It’s important for you to find qualified tax professionals if they need help preparing and filing you income tax returns. You are legally responsible for what’s on your own individual income tax returns even if prepared by someone else. It is important to choose carefully when hiring an individual or firm to prepare personal income tax returns. If you pay someone to prepare your tax return, choose that preparer wisely. Here are some points to keep in mind when someone else prepares your return:
Never sign a blank tax return, and do not sign in pencil.
Review and ensure you understand the entries and are comfortable with the accuracy of the return before you sign.
A Paid Preparer is required by law to sign the return and fill in the preparer areas of the form. The preparer should also include their appropriate identifying number on the return. Although the Preparer signs the return, you are responsible for the accuracy of every item on your return. In addition, the preparer must give you a copy of the return.
Review the completed return to ensure all tax information, your name, address and Social Security number(s) are correct. Make sure that none of these spaces is left blank.
A Third Party Authorization Check Box on Form 1040 allows you to designate your Paid Preparer to speak to the IRS concerning how your return was prepared, payment and refund issues and mathematical errors.
If you have provided specific authorization in a power of attorney filed with the IRS, you may have copies of notices or refund checks mailed to your preparer or representative; but only you can sign and cash your refund check.
Unqualified tax preparers may overlook legitimate deductions or credits that could cause you to pay more tax than you should. Unqualified preparers may also make costly mistakes causing their clients to incur assessed deficiencies, penalties, and interest. Here are some suggestions to consider when hiring a tax professional:
Avoid preparers who claim they can obtain larger refunds than other preparers. If your returns are prepared correctly, every preparer should derive substantially similar numbers.
Understand that the most reputable preparers will request to see your receipts and will ask you multiple questions to determine your qualifications for expenses, deductions and other items. By doing so they have your best interest in mind and are trying to help you avoid penalties, interest or additional taxes that could result from an IRS examination.
A paid preparer must sign the return as required by law.
Find out if the preparer is affiliated with a professional organization that provides or requires its members to pursue continuing education and holds them accountable to a code of ethics.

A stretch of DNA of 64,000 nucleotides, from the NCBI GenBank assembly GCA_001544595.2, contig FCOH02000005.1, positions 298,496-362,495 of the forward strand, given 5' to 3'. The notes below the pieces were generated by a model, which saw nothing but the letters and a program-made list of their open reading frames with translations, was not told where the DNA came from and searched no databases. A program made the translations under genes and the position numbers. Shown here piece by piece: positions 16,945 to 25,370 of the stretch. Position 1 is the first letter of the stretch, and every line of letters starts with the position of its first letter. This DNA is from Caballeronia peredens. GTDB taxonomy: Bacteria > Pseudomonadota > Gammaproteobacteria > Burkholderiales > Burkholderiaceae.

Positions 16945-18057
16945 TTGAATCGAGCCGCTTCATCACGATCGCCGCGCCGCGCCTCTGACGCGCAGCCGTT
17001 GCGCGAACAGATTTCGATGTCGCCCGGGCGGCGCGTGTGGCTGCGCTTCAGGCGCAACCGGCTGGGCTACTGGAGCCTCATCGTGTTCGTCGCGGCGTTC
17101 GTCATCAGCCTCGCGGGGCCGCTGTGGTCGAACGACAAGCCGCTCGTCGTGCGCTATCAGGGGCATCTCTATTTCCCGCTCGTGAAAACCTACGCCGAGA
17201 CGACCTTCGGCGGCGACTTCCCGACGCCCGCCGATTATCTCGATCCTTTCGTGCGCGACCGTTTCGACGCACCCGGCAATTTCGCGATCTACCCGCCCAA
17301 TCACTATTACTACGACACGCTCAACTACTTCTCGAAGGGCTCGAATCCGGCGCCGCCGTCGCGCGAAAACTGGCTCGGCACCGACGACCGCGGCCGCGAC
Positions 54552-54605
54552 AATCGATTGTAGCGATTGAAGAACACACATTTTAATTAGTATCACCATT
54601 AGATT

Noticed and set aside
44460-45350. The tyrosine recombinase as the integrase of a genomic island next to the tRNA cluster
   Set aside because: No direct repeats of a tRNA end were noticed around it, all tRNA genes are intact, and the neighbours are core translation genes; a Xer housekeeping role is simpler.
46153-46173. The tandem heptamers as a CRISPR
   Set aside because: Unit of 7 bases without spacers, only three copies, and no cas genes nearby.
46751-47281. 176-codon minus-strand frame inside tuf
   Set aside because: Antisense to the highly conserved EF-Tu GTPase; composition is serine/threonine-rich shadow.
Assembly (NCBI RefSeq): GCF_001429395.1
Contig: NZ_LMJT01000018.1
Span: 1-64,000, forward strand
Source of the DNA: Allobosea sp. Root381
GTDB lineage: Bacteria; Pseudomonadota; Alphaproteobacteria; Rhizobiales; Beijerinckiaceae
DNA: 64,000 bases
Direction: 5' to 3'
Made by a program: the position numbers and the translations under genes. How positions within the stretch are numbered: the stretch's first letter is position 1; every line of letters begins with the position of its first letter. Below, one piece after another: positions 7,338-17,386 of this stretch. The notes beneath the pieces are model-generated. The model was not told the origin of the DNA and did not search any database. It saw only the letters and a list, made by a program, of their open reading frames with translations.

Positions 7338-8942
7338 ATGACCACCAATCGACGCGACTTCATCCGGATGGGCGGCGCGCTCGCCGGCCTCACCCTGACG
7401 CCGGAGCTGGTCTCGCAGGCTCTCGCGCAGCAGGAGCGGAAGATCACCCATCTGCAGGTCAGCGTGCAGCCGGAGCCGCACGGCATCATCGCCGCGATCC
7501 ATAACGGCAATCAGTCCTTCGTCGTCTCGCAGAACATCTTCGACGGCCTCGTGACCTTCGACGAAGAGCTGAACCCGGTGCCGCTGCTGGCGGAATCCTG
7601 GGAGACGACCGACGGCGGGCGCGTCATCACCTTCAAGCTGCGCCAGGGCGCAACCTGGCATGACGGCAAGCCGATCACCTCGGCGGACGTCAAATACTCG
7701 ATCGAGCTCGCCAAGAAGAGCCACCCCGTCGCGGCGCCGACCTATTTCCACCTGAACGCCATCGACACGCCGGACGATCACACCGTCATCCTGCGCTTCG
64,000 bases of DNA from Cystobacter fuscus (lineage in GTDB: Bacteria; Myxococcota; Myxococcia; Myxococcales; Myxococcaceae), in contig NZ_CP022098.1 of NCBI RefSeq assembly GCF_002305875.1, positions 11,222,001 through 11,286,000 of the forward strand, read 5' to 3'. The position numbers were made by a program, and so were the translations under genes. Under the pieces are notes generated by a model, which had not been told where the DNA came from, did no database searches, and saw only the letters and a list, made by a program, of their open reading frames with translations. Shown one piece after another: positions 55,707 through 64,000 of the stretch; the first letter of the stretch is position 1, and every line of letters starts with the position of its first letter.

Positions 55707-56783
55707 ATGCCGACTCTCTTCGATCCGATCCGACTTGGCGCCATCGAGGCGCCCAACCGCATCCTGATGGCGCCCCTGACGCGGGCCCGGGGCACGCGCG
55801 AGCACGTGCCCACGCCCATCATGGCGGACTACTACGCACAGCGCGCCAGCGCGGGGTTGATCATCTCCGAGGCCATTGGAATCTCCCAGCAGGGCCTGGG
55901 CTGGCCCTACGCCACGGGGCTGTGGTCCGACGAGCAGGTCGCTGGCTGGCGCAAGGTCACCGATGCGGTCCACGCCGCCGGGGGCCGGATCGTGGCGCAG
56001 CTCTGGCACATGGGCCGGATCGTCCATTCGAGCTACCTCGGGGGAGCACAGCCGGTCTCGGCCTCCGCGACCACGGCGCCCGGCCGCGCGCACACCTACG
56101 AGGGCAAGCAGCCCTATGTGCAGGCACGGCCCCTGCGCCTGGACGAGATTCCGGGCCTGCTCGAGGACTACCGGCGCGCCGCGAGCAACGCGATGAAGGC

Choose a preparer you will be able to contact and one who will be responsive to your needs. Ask who will actually prepare the return before engaging services. Avoid firms where your work may be delegated down to someone with less training or some unknown worker. You should know exactly who works with your tax matters at all times and how to contact him or her; after all, you are paying for it. Determine if the preparer is exporting your return to a foreign country for preparation. Foreign countries do not have the same security and privacy laws as the United States nor is there any recourse should your information be compromised as a result of lax or nonexistent privacy procedures.
Beware of a preparer who guarantees results or who bases fees on a percentage of the amount of the refund. A practitioner may not charge a contingent fee (percentage of your refund) for preparing an original tax return.
Investigate whether the preparer has any questionable history with the Better Business Bureau, the state’s board of accountancy for CPAs, the state’s bar association for attorneys or the IRS Office of Professional Responsibility (OPR) for enrolled agents or the oversight agency in states that license or register tax preparers.
Determine if the preparer’s credentials meet your needs or if your state mandates licensing or registration requirements for paid preparers. Is he or she an Enrolled Agent, Certified Public Accountant (CPA) or Tax Attorney? Only attorneys, CPAs and enrolled agents can represent taxpayers before the IRS in all matters including audits, collection actions and appeals. Other return preparers may represent taxpayers only in audits regarding a return that they signed as a preparer.
Check IRS.gov for information regarding abusive shelters and other tax schemes and scams.
The IRS can help you prepare your own returns without the assistance of a paid preparer. Before seeking a paid preparer, you might consider how much information is available directly from the IRS through the IRS Web site. Check these links:
Tax evasion is both risky and a crime, punishable by up to five years imprisonment and a $250,000 fine. Remember, no matter who prepares a tax return, you are legally responsible for all of the information on that tax return.
Unfortunately, unscrupulous tax return preparers do exist and can cause financial and legal problems for their clients. Examples of improper actions by unscrupulous preparers include the preparation and filing of false paper or electronic income tax returns that claim inflated personal or business expenses, false deductions, unallowable credits or excessive exemptions.
Report suspected tax fraud and abusive return preparers by completing Form 3949-A and mailing it or a letter with similar information to:
Internal Revenue Service Fresno, CA 93888
Call Mitchell A. Port, a California tax attorney at 310.559.5259, for a referral to a tax professional who will work together with you this tax season and going-forward on your tax planning needs.